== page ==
Libraries apparently contribute to white supremacy now

As many of our readers know, I’m a librarian. And while I absolutely love my job, sometimes it gets extremely frustrating to see just how liberal 99.9% of the profession is. And that’s creeping into how libraries are run these days.

Yesterday, Library Journal tweeted piece by an academic librarian who proclaimed that library collections are contributing to white supremacy. In the essay, Sofia Leung charges the library with keeping people of color out.

“If you look at any United States library’s collection, especially those in higher education institutions, most of the collections (books, journals, archival papers, other media, etc.) are written by white dudes writing about white ideas, white things, or ideas, people, and things they stole from POC and then claimed as white property,” she muses.

She then goes on to say that even the money that purchases materials for library collections comes from “ill-gotten” means at the “cost of black and brown lives.”

Library collections continue to promote and proliferate whiteness with their very existence and the fact that they are physically taking up space in our libraries. They are paid for using money that was usually ill-gotten and at the cost of black and brown lives via the prison industrial complex, the spoils of war, etc. Libraries filled with mostly white collections indicates that we don’t care about what POC think, we don’t care to hear from POC themselves, we don’t consider POC to be scholars, we don’t think POC are as valuable, knowledgeable, or as important as white people.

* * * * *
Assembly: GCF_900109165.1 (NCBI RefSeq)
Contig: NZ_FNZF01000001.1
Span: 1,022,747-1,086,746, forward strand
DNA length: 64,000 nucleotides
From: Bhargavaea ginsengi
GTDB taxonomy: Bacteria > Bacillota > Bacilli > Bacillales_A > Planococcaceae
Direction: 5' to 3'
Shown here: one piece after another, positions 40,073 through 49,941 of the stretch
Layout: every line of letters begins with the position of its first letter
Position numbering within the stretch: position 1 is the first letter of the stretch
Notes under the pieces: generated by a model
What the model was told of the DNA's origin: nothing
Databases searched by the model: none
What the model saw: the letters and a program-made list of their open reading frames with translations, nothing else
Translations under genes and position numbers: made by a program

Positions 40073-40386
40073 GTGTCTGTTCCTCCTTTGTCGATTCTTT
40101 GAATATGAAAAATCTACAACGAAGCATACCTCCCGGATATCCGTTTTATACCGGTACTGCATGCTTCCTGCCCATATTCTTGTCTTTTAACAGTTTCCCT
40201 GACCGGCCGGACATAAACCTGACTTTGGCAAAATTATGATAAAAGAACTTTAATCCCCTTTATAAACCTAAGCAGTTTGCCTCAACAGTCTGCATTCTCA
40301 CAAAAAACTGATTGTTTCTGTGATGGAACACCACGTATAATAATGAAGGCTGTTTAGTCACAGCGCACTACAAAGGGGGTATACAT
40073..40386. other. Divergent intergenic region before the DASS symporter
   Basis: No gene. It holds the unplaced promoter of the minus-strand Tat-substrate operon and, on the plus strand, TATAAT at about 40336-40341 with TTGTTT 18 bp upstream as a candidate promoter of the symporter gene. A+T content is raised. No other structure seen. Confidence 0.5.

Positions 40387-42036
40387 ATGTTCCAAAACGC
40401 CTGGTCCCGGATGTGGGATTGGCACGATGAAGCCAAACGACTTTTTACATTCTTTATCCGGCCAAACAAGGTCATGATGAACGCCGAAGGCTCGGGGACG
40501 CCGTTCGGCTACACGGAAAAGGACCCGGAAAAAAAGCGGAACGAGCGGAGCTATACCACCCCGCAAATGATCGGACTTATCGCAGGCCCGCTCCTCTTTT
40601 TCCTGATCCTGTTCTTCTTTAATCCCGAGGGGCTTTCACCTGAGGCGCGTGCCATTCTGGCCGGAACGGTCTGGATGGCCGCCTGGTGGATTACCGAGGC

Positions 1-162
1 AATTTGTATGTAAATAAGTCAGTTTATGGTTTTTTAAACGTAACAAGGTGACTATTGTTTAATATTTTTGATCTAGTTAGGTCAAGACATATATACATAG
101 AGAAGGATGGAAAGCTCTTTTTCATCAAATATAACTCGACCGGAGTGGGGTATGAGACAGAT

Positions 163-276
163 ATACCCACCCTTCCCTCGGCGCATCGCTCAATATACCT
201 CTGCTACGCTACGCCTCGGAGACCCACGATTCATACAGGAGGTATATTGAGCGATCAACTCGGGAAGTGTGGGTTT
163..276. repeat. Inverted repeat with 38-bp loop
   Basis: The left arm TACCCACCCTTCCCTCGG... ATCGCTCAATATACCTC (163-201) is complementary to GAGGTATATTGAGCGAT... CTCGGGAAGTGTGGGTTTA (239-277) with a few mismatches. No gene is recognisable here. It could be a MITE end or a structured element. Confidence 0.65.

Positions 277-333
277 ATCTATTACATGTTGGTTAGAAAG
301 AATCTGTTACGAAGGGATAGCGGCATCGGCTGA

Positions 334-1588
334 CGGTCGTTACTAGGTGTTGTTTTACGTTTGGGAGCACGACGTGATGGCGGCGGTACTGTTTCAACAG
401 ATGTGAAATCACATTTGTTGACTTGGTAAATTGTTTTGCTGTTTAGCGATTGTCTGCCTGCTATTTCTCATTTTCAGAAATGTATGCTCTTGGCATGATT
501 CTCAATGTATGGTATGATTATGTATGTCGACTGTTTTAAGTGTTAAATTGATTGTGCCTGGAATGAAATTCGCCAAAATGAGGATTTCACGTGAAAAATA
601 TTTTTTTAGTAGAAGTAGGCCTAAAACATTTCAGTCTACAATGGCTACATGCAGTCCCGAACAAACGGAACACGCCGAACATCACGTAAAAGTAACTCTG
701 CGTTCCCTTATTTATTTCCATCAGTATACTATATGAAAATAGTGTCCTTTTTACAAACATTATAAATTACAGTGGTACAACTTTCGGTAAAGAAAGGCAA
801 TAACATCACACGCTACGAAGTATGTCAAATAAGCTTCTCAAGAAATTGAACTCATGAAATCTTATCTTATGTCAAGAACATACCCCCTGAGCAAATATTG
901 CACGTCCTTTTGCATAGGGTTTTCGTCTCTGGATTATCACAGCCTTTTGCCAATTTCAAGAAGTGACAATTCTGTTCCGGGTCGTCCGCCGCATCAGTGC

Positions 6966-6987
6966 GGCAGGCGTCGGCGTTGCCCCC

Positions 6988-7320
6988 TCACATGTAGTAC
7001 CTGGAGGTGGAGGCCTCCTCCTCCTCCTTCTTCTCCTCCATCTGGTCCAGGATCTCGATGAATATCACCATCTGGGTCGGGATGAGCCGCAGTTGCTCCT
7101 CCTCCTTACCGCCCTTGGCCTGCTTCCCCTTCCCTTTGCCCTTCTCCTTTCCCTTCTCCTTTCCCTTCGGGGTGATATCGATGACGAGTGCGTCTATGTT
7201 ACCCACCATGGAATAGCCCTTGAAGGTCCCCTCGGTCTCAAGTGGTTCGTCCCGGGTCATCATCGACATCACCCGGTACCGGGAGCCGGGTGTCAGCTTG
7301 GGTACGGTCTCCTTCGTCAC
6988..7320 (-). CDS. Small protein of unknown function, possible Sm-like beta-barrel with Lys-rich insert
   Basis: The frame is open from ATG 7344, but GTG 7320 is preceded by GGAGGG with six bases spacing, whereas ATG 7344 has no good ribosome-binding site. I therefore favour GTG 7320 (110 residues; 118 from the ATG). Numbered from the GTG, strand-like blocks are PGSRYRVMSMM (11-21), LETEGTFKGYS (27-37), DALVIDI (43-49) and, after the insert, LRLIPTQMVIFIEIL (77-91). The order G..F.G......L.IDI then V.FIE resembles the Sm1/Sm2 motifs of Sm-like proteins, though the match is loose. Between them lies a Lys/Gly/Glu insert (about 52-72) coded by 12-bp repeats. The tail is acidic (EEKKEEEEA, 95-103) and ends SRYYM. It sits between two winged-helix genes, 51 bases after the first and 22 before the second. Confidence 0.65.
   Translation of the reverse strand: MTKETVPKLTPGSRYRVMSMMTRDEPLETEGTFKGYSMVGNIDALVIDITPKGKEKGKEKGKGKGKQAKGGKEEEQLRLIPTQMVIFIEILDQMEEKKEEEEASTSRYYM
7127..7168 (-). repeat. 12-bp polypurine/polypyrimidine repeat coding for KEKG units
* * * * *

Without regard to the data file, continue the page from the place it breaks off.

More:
Some other Twitter users discovered that Library Journal is run by a bunch of white people, which makes this article even more ridiculous.

While I firmly believe the library is a place for everyone, no matter color, religion, or sexual orientation, things in the profession are starting to border on insanity lately. And as far as collection development goes, librarians can purchase all the books by people of color that they want, but if the patrons don’t read them, they’re going to end up going to the book sale in a few years.

Here are some of the more interesting responses to the original tweet.


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